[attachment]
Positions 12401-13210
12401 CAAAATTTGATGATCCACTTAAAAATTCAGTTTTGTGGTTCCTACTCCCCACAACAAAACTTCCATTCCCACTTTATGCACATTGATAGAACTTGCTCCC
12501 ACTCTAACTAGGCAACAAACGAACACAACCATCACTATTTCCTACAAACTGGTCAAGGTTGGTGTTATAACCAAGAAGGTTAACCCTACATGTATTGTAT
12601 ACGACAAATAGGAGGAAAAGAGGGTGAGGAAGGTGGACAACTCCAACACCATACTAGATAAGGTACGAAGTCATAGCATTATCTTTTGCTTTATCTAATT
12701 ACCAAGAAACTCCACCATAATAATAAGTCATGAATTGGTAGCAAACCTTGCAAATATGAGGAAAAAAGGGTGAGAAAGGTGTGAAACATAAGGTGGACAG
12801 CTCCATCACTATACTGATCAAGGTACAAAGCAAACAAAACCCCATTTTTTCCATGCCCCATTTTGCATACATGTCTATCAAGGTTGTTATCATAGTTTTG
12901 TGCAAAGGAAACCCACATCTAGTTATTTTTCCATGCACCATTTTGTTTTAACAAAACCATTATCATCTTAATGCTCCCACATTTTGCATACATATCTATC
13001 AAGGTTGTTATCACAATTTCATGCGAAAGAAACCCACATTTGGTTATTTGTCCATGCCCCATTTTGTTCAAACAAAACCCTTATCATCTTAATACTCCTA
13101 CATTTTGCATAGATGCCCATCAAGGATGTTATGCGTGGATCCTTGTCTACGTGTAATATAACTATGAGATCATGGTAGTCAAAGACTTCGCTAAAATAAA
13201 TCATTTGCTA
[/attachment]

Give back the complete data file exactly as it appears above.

Positions 12401-13210
12401 CAAAATTTGATGATCCACTTAAAAATTCAGTTTTGTGGTTCCTACTCCCCACAACAAAACTTCCATTCCCACTTTATGCACATTGATAGAACTTGCTCCC
12501 ACTCTAACTAGGCAACAAACGAACACAACCATCACTATTTCCTACAAACTGGTCAAGGTTGGTGTTATAACCAAGAAGGTTAACCCTACATGTATTGTAT
12601 ACGACAAATAGGAGGAAAAGAGGGTGAGGAAGGTGGACAACTCCAACACCATACTAGATAAGGTACGAAGTCATAGCATTATCTTTTGCTTTATCTAATT
12701 ACCAAGAAACTCCACCATAATAATAAGTCATGAATTGGTAGCAAACCTTGCAAATATGAGGAAAAAAGGGTGAGAAAGGTGTGAAACATAAGGTGGACAG
12801 CTCCATCACTATACTGATCAAGGTACAAAGCAAACAAAACCCCATTTTTTCCATGCCCCATTTTGCATACATGTCTATCAAGGTTGTTATCATAGTTTTG
12901 TGCAAAGGAAACCCACATCTAGTTATTTTTCCATGCACCATTTTGTTTTAACAAAACCATTATCATCTTAATGCTCCCACATTTTGCATACATATCTATC
13001 AAGGTTGTTATCACAATTTCATGCGAAAGAAACCCACATTTGGTTATTTGTCCATGCCCCATTTTGTTCAAACAAAACCCTTATCATCTTAATACTCCTA
13101 CATTTTGCATAGATGCCCATCAAGGATGTTATGCGTGGATCCTTGTCTACGTGTAATATAACTATGAGATCATGGTAGTCAAAGACTTCGCTAAAATAAA
13201 TCATTTGCTA